Given this current tendency for 'game' to mean 'world with rules system attached' it is not surprising that a present trend is to produce rules systems (e.g. GURPS, The Amazing Engine) that can be applied to a number of different worlds; and to create 'worlds' (TORG, Dream Park, Rifts) that are specifically created to allow players characters to shift between genres. Arguably, market forces have dictated this trend towards single-world systems: companies need to sell products, and they can best achieve this by creating 'brand-loyalty' to a particular world. At present, this seems to be working to the customers' advantage: the range of richly detailed game-worlds available offers a positive embarrassment of riches.

Perhaps unfortunately, no thumbnail history of the hobby can avoid a mention of the Games Workshop phenomenon, even though they themselves have long declared their independence, avowing themselves to be the promoters of the Games Workshop Hobby. GW were one of the first companies to import D&D into England in the 1970s, but since the middle of the 80s, have produced and sold exclusively their own, rather narrow range of games.

With GW, gaming has come full-circle, since what has made them rich - second only to TSR - is science fiction and fantasy miniatures wargaming. Their powerful 'cybergoth' imagery, the club atmosphere in their shops and some very careful marketing, as well as good design in the actual games has made their products extremely popular to the teen market. They also have no role-playing content whatsoever, despite sometimes describing themselves as '3D roleplay' games.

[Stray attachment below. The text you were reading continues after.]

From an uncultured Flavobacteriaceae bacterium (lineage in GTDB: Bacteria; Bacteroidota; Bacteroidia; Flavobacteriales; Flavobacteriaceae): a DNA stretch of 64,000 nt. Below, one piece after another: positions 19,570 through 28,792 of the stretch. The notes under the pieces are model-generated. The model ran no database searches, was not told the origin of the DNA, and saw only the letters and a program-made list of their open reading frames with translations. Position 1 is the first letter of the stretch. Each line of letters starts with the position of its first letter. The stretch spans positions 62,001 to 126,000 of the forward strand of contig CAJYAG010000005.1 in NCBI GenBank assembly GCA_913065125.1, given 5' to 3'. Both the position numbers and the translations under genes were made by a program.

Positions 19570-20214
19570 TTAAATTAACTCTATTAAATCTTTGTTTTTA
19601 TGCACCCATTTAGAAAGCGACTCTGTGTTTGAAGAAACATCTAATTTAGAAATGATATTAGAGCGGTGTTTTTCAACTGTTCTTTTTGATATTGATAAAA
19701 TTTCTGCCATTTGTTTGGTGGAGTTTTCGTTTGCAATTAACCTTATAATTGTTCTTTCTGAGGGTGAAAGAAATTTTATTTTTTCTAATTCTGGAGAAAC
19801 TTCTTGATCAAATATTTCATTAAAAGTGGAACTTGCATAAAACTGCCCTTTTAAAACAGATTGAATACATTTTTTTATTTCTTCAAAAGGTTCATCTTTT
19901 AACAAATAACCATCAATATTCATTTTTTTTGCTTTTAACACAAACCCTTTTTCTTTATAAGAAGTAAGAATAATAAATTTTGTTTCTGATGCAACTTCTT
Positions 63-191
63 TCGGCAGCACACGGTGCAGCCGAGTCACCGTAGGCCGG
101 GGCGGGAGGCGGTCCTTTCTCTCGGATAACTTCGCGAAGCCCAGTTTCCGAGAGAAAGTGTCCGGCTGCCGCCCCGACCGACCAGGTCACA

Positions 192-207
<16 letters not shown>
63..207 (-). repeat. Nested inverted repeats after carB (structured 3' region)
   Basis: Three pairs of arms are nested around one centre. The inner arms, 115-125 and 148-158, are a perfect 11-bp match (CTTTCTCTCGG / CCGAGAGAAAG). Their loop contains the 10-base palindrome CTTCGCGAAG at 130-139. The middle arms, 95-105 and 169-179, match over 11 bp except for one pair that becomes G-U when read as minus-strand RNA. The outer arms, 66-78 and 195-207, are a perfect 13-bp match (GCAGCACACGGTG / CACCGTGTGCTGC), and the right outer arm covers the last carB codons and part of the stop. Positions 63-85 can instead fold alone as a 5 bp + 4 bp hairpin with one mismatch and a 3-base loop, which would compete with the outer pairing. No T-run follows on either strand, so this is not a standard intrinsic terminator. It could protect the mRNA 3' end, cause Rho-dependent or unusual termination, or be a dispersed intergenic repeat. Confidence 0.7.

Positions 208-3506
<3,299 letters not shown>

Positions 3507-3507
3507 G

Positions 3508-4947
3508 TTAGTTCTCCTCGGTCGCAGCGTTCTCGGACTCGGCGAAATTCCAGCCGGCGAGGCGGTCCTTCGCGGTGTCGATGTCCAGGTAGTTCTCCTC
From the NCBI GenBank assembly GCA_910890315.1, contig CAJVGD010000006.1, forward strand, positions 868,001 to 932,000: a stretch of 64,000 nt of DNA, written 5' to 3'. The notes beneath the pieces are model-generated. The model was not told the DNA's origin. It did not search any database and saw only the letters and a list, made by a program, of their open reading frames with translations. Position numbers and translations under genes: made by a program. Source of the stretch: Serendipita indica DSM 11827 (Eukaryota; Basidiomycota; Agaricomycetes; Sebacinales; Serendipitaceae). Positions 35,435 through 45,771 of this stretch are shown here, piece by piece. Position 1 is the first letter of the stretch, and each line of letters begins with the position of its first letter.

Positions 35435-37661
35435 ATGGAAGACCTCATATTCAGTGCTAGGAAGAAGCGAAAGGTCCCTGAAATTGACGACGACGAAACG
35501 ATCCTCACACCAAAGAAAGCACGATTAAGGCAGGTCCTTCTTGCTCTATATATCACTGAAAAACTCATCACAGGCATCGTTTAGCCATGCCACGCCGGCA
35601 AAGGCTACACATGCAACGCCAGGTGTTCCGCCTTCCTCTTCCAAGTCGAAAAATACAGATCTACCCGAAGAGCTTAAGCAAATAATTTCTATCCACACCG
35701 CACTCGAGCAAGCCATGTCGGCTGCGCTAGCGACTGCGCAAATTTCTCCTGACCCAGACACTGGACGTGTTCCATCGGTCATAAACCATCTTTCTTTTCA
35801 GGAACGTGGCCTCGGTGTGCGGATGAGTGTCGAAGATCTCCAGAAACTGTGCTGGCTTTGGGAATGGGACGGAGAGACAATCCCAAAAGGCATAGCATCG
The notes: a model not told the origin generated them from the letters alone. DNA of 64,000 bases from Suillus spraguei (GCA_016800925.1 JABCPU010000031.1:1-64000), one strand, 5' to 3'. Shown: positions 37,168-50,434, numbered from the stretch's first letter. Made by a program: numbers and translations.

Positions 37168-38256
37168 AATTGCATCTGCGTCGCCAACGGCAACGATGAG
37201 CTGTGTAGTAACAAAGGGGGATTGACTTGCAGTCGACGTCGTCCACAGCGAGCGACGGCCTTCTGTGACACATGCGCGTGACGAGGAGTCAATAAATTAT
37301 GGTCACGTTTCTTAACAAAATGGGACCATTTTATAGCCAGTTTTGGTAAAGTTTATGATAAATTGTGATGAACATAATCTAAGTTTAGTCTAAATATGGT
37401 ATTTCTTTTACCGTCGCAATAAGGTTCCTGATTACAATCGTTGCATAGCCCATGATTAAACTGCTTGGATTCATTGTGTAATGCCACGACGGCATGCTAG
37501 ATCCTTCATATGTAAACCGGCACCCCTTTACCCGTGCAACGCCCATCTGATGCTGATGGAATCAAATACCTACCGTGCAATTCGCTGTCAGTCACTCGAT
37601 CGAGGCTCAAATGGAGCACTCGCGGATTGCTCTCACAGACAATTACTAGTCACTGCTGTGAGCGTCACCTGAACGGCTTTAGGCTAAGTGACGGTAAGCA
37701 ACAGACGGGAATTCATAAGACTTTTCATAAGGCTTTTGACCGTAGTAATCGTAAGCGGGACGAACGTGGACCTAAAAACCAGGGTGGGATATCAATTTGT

Role-playing enthusiasts have been claiming for some time that GW sounds the death knell of role-playing games, as the company directs potential players away from role-playing games and towards fantasy wargaming, or, conversely, that it represents a potential renaissance because Workshop players will start playing traditional role-playing games as they mature. The truth, ten years on, is that it has made very little difference to anybody.

Role-playing games, like other forms of interactive narrative, represent a fundamental blurring of the distinction between creator and consumer, between story-teller and listener. Unlike other forms of interactive narrative, they can, in theory, be played with no tools and virtually no financial outlay: all that is necessary is that there be interaction between a player and a referee. As such, they have the possibility to become a truly popular artform with individuals and small groups creating virtual worlds for their own enjoyment. If one believes that this is a laudable aim, one should perhaps regard the growing commercialization of what was once a cottage industry, and the tendency of role-playing gamers to embrace every new technological advance, with a healthy amount of suspicion.


1. I cherish the idea that when little Charlotte, Emily and Anne Brontė started to pass the time in Haworth vicarage by spinning an elaborate fantasy world around a collection of lead miniatures that they found in the attic, they not only changed the direction of the English novel, they also invented the first role-playing game.

2. The only exceptions I am aware of are Alma Mater, (which deals with American teen culture) and the licensed Dallas game, which was only borderline role-playing in any case. Steve Jackson's monumental GURPS meta-system has provided background books on a large number of historical settings, but even here, the reliance on SF and fantasy themes is striking.

Copyright 1994 Andrew Rilstone